Objective: The objectives of this article are to discuss the Mammography Quality Standards Act (MQSA) and what it means for patients, define breast density and explain how it is measured, review the new state-based legislation regarding the reporting of dense breast tissue directly to patients and the possibility of an adjunct screening examination, describe possible supplemental screening options and the advantages and disadvantages of each, and outline the current shortcomings and unanswered questions regarding new legislation.
Conclusion: Breast density is now established as an independent risk factor for developing breast cancer irrespective of other known risk factors. Women with breast density in the upper quartile have an associated four to five times greater risk of developing breast cancer relative to women with breast density in the lower quartile. Many states have enacted or proposed legislation requiring mammographers to report to patients directly if they have dense breast tissue and recommend discussing the possibility of a supplemental screening examination with their physicians. However, there is currently no consensus as to whether a supplemental screening examination should be pursued or which modality to use. Possible supplemental screening modalities include ultrasound, MRI, digital breast tomosynthesis, and molecular breast imaging. The U.S. Food and Drug Administration recently approved an automated breast ultrasound system for screening whole-breast ultrasound in patients with dense breasts. However, many questions are still unanswered including the impact on morbidity and mortality, cost-effectiveness, and insurance coverage.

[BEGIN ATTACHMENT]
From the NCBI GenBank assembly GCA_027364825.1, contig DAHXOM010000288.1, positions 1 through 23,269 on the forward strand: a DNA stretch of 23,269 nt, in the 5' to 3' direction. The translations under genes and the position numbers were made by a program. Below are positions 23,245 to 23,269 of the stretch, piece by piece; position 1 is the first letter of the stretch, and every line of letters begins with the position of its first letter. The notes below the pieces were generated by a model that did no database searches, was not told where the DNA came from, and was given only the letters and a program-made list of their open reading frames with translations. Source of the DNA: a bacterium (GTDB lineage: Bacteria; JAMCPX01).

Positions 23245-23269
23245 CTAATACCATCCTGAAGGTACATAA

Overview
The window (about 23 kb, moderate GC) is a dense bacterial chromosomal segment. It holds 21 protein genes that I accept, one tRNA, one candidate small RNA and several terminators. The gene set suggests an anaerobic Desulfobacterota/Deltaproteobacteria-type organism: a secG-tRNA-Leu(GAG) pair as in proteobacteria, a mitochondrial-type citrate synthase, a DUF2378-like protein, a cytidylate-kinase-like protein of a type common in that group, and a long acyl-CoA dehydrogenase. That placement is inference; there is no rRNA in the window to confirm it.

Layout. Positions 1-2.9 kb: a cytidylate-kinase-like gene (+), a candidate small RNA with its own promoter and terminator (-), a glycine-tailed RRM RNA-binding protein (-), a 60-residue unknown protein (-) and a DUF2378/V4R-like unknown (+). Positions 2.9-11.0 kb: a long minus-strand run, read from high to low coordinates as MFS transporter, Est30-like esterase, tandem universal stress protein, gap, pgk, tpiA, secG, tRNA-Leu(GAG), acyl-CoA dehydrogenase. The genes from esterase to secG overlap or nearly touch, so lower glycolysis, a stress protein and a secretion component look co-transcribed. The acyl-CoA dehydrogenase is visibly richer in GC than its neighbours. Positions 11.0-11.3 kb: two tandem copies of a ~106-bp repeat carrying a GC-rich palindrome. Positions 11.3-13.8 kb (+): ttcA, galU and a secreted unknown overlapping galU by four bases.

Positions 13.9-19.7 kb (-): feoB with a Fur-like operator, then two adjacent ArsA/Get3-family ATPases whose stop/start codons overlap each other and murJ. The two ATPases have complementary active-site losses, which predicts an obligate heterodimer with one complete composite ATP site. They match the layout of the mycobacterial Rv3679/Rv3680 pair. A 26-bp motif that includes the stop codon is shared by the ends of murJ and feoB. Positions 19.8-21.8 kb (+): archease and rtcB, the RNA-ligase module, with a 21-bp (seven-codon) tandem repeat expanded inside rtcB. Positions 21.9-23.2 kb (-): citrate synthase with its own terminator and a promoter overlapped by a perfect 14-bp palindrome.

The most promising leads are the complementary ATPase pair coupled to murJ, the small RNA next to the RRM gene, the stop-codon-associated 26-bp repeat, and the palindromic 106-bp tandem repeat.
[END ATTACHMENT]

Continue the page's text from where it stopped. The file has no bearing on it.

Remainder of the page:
Keywords: breast cancer; breast density; legislation; screening; ultrasound.